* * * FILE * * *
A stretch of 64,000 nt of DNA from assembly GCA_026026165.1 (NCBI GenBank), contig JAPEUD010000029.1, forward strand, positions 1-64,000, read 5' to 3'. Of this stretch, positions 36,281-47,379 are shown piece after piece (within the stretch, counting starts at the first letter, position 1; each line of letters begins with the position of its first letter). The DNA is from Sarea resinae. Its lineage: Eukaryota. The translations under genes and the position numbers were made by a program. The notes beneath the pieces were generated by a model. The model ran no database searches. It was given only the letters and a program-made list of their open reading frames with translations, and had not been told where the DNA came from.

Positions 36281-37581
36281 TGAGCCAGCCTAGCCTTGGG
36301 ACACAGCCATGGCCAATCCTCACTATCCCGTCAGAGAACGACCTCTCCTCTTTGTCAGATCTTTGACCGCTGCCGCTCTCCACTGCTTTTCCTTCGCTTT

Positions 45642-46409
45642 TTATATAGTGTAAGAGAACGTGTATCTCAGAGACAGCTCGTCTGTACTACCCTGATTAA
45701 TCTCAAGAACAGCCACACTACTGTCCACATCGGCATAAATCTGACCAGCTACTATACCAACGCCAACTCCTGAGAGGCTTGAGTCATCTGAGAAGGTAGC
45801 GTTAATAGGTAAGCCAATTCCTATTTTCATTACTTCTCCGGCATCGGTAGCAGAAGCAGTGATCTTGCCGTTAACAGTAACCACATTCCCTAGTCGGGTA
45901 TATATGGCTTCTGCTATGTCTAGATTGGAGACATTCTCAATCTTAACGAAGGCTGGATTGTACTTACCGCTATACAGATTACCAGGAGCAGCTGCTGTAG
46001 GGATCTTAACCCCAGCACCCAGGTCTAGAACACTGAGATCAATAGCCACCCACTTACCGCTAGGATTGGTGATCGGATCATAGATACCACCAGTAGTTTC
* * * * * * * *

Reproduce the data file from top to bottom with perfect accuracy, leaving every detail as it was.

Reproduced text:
A stretch of 64,000 nt of DNA from assembly GCA_026026165.1 (NCBI GenBank), contig JAPEUD010000029.1, forward strand, positions 1-64,000, read 5' to 3'. Of this stretch, positions 36,281-47,379 are shown piece after piece (within the stretch, counting starts at the first letter, position 1; each line of letters begins with the position of its first letter). The DNA is from Sarea resinae. Its lineage: Eukaryota. The translations under genes and the position numbers were made by a program. The notes beneath the pieces were generated by a model. The model ran no database searches. It was given only the letters and a program-made list of their open reading frames with translations, and had not been told where the DNA came from.

Positions 36281-37581
36281 TGAGCCAGCCTAGCCTTGGG
36301 ACACAGCCATGGCCAATCCTCACTATCCCGTCAGAGAACGACCTCTCCTCTTTGTCAGATCTTTGACCGCTGCCGCTCTCCACTGCTTTTCCTTCGCTTT

Positions 45642-46409
45642 TTATATAGTGTAAGAGAACGTGTATCTCAGAGACAGCTCGTCTGTACTACCCTGATTAA
45701 TCTCAAGAACAGCCACACTACTGTCCACATCGGCATAAATCTGACCAGCTACTATACCAACGCCAACTCCTGAGAGGCTTGAGTCATCTGAGAAGGTAGC
45801 GTTAATAGGTAAGCCAATTCCTATTTTCATTACTTCTCCGGCATCGGTAGCAGAAGCAGTGATCTTGCCGTTAACAGTAACCACATTCCCTAGTCGGGTA
45901 TATATGGCTTCTGCTATGTCTAGATTGGAGACATTCTCAATCTTAACGAAGGCTGGATTGTACTTACCGCTATACAGATTACCAGGAGCAGCTGCTGTAG
46001 GGATCTTAACCCCAGCACCCAGGTCTAGAACACTGAGATCAATAGCCACCCACTTACCGCTAGGATTGGTGATCGGATCATAGATACCACCAGTAGTTTC